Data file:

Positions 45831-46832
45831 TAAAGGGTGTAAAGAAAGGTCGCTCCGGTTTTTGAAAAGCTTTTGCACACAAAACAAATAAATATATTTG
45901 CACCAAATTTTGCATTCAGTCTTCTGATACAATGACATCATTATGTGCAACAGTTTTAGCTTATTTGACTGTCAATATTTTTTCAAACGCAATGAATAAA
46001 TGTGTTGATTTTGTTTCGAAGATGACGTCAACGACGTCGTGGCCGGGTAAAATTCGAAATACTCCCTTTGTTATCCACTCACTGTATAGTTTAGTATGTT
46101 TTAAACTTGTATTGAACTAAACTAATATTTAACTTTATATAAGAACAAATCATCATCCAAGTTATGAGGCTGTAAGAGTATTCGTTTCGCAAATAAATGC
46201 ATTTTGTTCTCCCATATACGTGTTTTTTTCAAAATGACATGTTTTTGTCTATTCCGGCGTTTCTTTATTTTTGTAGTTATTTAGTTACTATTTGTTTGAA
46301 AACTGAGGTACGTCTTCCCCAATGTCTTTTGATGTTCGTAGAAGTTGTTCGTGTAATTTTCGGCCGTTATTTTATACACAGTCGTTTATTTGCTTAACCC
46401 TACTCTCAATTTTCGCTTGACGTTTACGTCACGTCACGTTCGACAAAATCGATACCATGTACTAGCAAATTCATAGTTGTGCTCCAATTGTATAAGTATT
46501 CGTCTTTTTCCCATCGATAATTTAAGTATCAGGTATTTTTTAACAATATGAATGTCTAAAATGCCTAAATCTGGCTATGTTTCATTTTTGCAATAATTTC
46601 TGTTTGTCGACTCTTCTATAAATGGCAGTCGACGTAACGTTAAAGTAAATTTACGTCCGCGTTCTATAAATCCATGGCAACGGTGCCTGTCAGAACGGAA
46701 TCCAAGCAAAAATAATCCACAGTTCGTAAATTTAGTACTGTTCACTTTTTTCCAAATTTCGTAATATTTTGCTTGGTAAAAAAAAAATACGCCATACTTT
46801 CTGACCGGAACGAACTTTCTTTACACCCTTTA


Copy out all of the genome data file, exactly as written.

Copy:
Positions 45831-46832
45831 TAAAGGGTGTAAAGAAAGGTCGCTCCGGTTTTTGAAAAGCTTTTGCACACAAAACAAATAAATATATTTG
45901 CACCAAATTTTGCATTCAGTCTTCTGATACAATGACATCATTATGTGCAACAGTTTTAGCTTATTTGACTGTCAATATTTTTTCAAACGCAATGAATAAA
46001 TGTGTTGATTTTGTTTCGAAGATGACGTCAACGACGTCGTGGCCGGGTAAAATTCGAAATACTCCCTTTGTTATCCACTCACTGTATAGTTTAGTATGTT
46101 TTAAACTTGTATTGAACTAAACTAATATTTAACTTTATATAAGAACAAATCATCATCCAAGTTATGAGGCTGTAAGAGTATTCGTTTCGCAAATAAATGC
46201 ATTTTGTTCTCCCATATACGTGTTTTTTTCAAAATGACATGTTTTTGTCTATTCCGGCGTTTCTTTATTTTTGTAGTTATTTAGTTACTATTTGTTTGAA
46301 AACTGAGGTACGTCTTCCCCAATGTCTTTTGATGTTCGTAGAAGTTGTTCGTGTAATTTTCGGCCGTTATTTTATACACAGTCGTTTATTTGCTTAACCC
46401 TACTCTCAATTTTCGCTTGACGTTTACGTCACGTCACGTTCGACAAAATCGATACCATGTACTAGCAAATTCATAGTTGTGCTCCAATTGTATAAGTATT
46501 CGTCTTTTTCCCATCGATAATTTAAGTATCAGGTATTTTTTAACAATATGAATGTCTAAAATGCCTAAATCTGGCTATGTTTCATTTTTGCAATAATTTC
46601 TGTTTGTCGACTCTTCTATAAATGGCAGTCGACGTAACGTTAAAGTAAATTTACGTCCGCGTTCTATAAATCCATGGCAACGGTGCCTGTCAGAACGGAA
46701 TCCAAGCAAAAATAATCCACAGTTCGTAAATTTAGTACTGTTCACTTTTTTCCAAATTTCGTAATATTTTGCTTGGTAAAAAAAAAATACGCCATACTTT
46801 CTGACCGGAACGAACTTTCTTTACACCCTTTA